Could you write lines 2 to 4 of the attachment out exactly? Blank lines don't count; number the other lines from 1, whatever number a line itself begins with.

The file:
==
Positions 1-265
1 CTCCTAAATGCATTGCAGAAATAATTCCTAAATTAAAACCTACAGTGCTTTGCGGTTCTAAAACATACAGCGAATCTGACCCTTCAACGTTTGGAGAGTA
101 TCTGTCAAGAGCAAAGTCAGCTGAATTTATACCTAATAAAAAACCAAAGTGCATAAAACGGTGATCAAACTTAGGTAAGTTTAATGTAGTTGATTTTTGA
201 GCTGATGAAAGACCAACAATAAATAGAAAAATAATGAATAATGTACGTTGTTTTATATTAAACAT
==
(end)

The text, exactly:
1 CTCCTAAATGCATTGCAGAAATAATTCCTAAATTAAAACCTACAGTGCTTTGCGGTTCTAAAACATACAGCGAATCTGACCCTTCAACGTTTGGAGAGTA
101 TCTGTCAAGAGCAAAGTCAGCTGAATTTATACCTAATAAAAAACCAAAGTGCATAAAACGGTGATCAAACTTAGGTAAGTTTAATGTAGTTGATTTTTGA
201 GCTGATGAAAGACCAACAATAAATAGAAAAATAATGAATAATGTACGTTGTTTTATATTAAACAT